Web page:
The reputation of Annie Baker as a playwright of Chekhovian sensibilities can often overshadow the fact that she has her own distinct idiom and rhythm that taps into the banality of contemporary life. And, yes, her plays are slow but only in the sense that they are patient, unhurried miniatures. It’s this unassuming style, the very antithesis of showy theatricality, that one can probably blame for the long belated premieres of her work in New Zealand. Luckily, opening on the same night, we have the sudden pleasure of two local premieres happening at the same time: The Aliens in Wellington and The Flick in Dunedin.
With The Flick, Baker replaces the decaying family estates of Uncle Vanya and The Cherry Orchard with a rundown movie theatre. But if Chekhov’s characters are often bound by the past, hers are bound by a distinct lack of future; these burnouts and lost souls are so recognisably us that it hurts. When a character is asked “What do you want to be when you grow up?” He replies simply, “I am grown up.” Humour and pathos are often separated by a fine line, blurring devastatingly funny with simply devastating.
In many ways the play has none of the major calling cards one would expect from a Pulitzer prize-winning drama. The lowkey narrative doesn’t focus on any contemporary issues in any overt way – this isn’t a play about racial injustice or a play about the war on terror. In this tale of movie ushers and projectionisists, drama is reduced to mere moments or glances between characters. Yet race, class and income still contribute to the social landscape her play inhabits. This is America, not an imagined place, where race and class are still the source of chasms between characters in subtle ways.
And these characters are so well inhabited and beautifully drawn. Characters who risk becoming stereotypes on paper transcend their well-worn tropes. Under the direction of Lara Macgregor, the cast have brought their dimensions to life with vivid detail, which is doubly important in the intimate confines of the Allen Hall theatre where every single blink and tic is under scrutiny. Nick Dunbar as the thirtysomething Sam exemplifies the ineffectual masculinity of someone past their prime, someone whose passive-aggressiveness is too easy to laugh at. It’s a performance that could easily be reduced to a bunch of funny mannerisms in a workplace sitcom, but Dunbar resists the obvious temptation. Yes, the character seems like a bit of a joke, but we never forget he’s a human. As Rose, Sam Shannon inhabits the manic pixie dream girl beautifully, bringing a spunky life and energy to the space. She’s a delight to watch as she charms the other characters and in doing so charms us, but also brings the character’s own self-consciousness to the forefront. And finally Avery, played by Timothy Itayi, is wholly believable as the young film buff uncomfortable in his own skin. It’s a performance where the slightest smile takes on deep significance, and every nerve is exposed.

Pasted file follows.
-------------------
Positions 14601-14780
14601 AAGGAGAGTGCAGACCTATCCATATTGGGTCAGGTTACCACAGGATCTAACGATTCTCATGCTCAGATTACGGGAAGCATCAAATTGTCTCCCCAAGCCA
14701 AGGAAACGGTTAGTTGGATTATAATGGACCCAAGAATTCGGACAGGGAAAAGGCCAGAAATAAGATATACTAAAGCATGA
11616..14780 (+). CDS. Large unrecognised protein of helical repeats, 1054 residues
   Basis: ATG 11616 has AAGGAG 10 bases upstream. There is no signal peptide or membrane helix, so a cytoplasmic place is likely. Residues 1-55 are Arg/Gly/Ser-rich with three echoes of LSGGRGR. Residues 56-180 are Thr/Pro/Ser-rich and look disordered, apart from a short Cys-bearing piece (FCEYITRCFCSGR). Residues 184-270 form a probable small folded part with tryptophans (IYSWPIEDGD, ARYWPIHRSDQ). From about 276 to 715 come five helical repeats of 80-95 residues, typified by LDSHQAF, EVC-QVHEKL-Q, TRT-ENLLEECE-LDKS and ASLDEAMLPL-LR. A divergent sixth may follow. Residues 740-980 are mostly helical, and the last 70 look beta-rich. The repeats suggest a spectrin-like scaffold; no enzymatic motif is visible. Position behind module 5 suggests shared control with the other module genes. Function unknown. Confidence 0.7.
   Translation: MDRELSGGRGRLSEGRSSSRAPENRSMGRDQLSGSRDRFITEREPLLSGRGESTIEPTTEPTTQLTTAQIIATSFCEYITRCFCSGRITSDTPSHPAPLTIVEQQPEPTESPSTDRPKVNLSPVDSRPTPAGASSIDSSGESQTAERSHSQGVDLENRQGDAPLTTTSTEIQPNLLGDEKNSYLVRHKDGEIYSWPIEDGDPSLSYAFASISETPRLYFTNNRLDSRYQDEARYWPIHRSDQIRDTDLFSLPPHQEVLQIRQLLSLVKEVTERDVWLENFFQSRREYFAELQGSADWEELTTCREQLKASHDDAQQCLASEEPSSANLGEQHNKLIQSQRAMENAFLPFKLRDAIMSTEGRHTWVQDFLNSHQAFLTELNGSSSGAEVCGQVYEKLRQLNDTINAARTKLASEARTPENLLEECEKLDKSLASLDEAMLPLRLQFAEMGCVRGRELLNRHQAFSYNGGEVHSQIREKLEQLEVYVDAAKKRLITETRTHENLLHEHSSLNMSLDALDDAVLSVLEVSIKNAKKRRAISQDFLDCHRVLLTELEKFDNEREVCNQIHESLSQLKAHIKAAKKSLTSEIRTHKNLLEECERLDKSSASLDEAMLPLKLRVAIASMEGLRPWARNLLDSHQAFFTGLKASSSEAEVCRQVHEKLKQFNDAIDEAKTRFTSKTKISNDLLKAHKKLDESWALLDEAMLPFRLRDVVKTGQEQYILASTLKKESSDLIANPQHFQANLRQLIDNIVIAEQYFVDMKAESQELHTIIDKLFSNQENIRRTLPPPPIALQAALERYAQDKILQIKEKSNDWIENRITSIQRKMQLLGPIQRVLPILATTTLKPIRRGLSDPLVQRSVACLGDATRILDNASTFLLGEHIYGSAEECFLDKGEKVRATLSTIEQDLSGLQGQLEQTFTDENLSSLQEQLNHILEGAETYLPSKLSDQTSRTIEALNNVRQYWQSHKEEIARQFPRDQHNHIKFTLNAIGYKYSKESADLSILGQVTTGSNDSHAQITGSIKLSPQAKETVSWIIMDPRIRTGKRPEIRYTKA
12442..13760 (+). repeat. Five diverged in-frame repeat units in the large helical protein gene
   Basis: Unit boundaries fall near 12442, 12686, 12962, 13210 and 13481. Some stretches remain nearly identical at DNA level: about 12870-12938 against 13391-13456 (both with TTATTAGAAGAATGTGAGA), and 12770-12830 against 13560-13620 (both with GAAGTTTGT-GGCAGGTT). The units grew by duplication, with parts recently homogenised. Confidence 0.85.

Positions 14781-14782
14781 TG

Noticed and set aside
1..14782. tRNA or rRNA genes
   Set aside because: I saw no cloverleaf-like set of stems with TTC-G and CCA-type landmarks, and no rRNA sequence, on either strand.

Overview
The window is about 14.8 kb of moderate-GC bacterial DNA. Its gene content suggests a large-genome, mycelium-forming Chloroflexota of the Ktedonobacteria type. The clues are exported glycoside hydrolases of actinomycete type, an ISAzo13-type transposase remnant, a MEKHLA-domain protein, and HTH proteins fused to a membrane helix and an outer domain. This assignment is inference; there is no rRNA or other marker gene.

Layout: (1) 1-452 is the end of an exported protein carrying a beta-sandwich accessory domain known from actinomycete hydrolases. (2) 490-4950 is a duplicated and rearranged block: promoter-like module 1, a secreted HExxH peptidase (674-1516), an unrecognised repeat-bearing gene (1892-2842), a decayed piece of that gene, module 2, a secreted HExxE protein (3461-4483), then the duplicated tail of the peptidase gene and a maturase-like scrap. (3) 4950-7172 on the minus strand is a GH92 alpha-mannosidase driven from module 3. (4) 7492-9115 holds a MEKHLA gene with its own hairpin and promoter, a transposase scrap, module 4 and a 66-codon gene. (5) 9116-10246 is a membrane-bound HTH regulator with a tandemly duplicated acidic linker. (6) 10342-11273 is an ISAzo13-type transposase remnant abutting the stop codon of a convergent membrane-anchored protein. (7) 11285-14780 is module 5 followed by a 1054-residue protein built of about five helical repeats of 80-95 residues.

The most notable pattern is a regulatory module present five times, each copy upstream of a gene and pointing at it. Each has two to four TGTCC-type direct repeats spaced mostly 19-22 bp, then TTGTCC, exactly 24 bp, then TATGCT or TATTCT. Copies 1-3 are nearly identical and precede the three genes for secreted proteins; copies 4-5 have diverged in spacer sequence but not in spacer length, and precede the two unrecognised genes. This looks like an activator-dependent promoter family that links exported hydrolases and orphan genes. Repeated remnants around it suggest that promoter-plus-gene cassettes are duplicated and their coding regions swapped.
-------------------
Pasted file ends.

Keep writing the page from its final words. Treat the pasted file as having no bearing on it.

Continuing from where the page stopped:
Each performer feels at home in their characters and, more importantly, at home with each other. It’s a delight to watch because Baker’s play is, if anything, about the joys of people-watching. It’s here we can appreciate Baker is a maestro of the inarticulate – about what isn’t said as much as about what is. Between the simple blackouts, showing time passing and the endless cycle of popcorn demanding to be swept away, Baker patiently teaches us how to watch her play. One adjusts one’s expectations to the joys and pleasures of people-watching.
Mark McEntyre’s set captures the dilapidated, cheap movie theatre aesthetic well, though the constraints of the tiny space and modest production are noticeable. It is convincing, but doesn’t transport us effortlessly into the world of the play. A convincing simulacrum, but it’s difficult, amidst the ultra-naturalism of the text, not to long for a more immersive and fully-realised design. This is a production where I am keenly aware of the space and venue, perhaps because The Flick’s setting is as much a character as anything else.
Through Avery’s own obsessions, it’s no surprise The Flick also operates as an ode to the screen. Yet it never coasts on film trivia as character development. Film, cinema, movies, whatever you prefer to call it, is a backdrop. People are the subject. And the imminent demise of 35mm film being replaced by digital (which is now a present reality) becomes a microcosm for inevitable change on a universal scale.
For a play so willing to take it’s time, the final moments feel oddly rushed. Plot unravels quickly and everything is bookended rather neatly. It all seems too symmetrical and formally considered. But it’s a testament to the world created that I am desperate for more, to ride the ellipsis into the sunrise rather than end with the certainty of a full stop. Baker makes it clear that this is simply the end of a chapter rather than the end of the whole story. Characters surprise and disappoint us in ways we least expect. And to the credit of the play, everyone has grown for better or worse by the end (some more jaded and others more hopeful). This makeshift liminal space is victim to change too – subject to the same onslaught of repetition, victim to the wider world and the whims of people we never see. The characters long, but they’re not entirely sure what it is they long for. Joy seems too fleeting. Connections more so. Authenticity seems impossible. And, yet, life is still beautiful in its aching simplicity. A modest masterpiece of theatrical magic.
The Flick plays Allen Hall, Dunedin until 20 July.